The Chancellor of the Exchequer George Osbourne delivered this year’s budget to Parliament on Wednesday. I attempted to write something about it on the day, but couldn’t quite decide where to begin-cutting Disability Benefits while providing an  almost billion pounds tax break to the Oil and Gas industry? Forcing every school in the country to become an Academy by 2022 while at the same time increasing the average school day in 25% of schools, no doubt adding to the workload of a generation of Teachers already stretched to breaking point? Yet another round of providing income support to the upper-middle class while leaving virtually nothing for the unemployed and single parents? It was really quite difficult, so I decided to leave it and wait for The Guardian to do the job for me.

Osborne wants to find at least £3.5bn a year in extra savings and at least some of this will come from cuts to the disability benefit.

Still, all this talk of money had me thinking that maybe I should sit down and put my finances in order. I am quite fortunate that I have a fairly well-paying job with no pets, children or Drug dealers to worry about, but the fact remains that I am not made of money and therefore need to occasionally check to make sure that everything is as it should be, money-wise. (“As it should be”, of course, is a catch-all term for “enough for food, water and electricity without having to sell any body parts.”)

Alas, I cannot do the story justice here. I know; who wouldn’t want to read the thrilling tale of one man using his very, very loose grasp of basic maths to work out his monthly budget? It is a tale that, like other epic sagas before it, grows in the telling-but this is a blog post, after all, not a format better equipped to deal with my all-too-brief flirtation with Accountancy. With this in mind, here are a few brief conclusions I drew from the experience, all of which you can find on Twitter under the hashtag #FirstWorldProblems.

-I am paying a bit too much for Netflix. So that’s going to be cut back to one device, if any at all.

-I should be using my Met discount card. What’s the point of being a tool of the man if I don’t get a reduced Gym membership?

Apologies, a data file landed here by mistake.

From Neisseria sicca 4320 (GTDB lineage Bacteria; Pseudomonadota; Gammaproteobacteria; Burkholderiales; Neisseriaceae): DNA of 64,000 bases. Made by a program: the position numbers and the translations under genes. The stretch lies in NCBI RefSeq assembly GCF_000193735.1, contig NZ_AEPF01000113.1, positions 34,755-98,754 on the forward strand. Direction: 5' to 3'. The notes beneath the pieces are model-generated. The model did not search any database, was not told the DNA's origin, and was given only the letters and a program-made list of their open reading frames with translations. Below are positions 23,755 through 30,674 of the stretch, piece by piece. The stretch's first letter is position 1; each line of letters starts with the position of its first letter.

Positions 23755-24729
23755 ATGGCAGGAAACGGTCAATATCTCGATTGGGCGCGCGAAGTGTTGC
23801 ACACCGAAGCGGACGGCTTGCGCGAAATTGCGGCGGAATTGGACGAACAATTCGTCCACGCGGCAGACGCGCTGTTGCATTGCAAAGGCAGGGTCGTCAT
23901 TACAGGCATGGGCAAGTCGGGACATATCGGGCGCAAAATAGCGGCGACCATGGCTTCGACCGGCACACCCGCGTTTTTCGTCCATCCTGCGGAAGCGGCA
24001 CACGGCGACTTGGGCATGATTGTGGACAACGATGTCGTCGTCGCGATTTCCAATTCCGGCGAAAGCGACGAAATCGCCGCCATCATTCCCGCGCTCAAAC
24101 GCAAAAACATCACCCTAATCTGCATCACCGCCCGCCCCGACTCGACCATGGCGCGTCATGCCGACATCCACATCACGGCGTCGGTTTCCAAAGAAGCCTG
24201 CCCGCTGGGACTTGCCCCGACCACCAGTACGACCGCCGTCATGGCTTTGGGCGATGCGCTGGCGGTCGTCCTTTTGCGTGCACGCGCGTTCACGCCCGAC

-Speaking of, I consider myself very lucky I can afford a Gym membership.

-And the occasional trip to Holland and Barrett. Yogurt-coated Banana Chips ftw.

-I should really find a new electricity provider. One that isn’t intent on screwing me on a monthly basis.

-I am actually saving money on petrol now I walk to work! Which is common sense if you think about it.

-I am doing myself no favours here. Mind you, how am I different from any other middle-class Liberal, with our opinions straight off Channel Four news and no real concept of the poverty we claim to be so indignant about?

-I might keep Netflix. Daredevil season 2 and all that.

If you liked that, join us next time when Adam visits the bank for Mortgage Advice!

Knowing when to Shut Up.

Happy International Women’s Day! I intend to celebrate by reading Margaret Atwood, watching Orange is the New Black, and trying to imagine a world where the Tampon Tax does not exist. I wanted to write something as well. The problem with that idea, though, is that I have no idea what to say that wouldn’t sound passive-aggressive or patronising or like I was Sam Smith, recently woke and ready to fight injustice with my somewhat bland Oscar-winning music.

I mean, what am I supposed to say? Nearly two-thirds of women in the UK have experienced some form of sexual harassment. 6.2% of women worldwide are either jobless or have to accept positions with virtually no pay or prospects compared to 5.5% of men. Female Genital Mutilation, rape as a weapon of war, lack of representation in Government, the constant battle over how women are treated online and in popular culture. Thanks to a quirk of genetics I will not experience the daily stream of crap that women the world over have to endure. So how can I say that I get it? Where does someone like me get off saying that they understand what it is to be thought of as less reliable by my Boss or to be afraid to walk home on my own at night?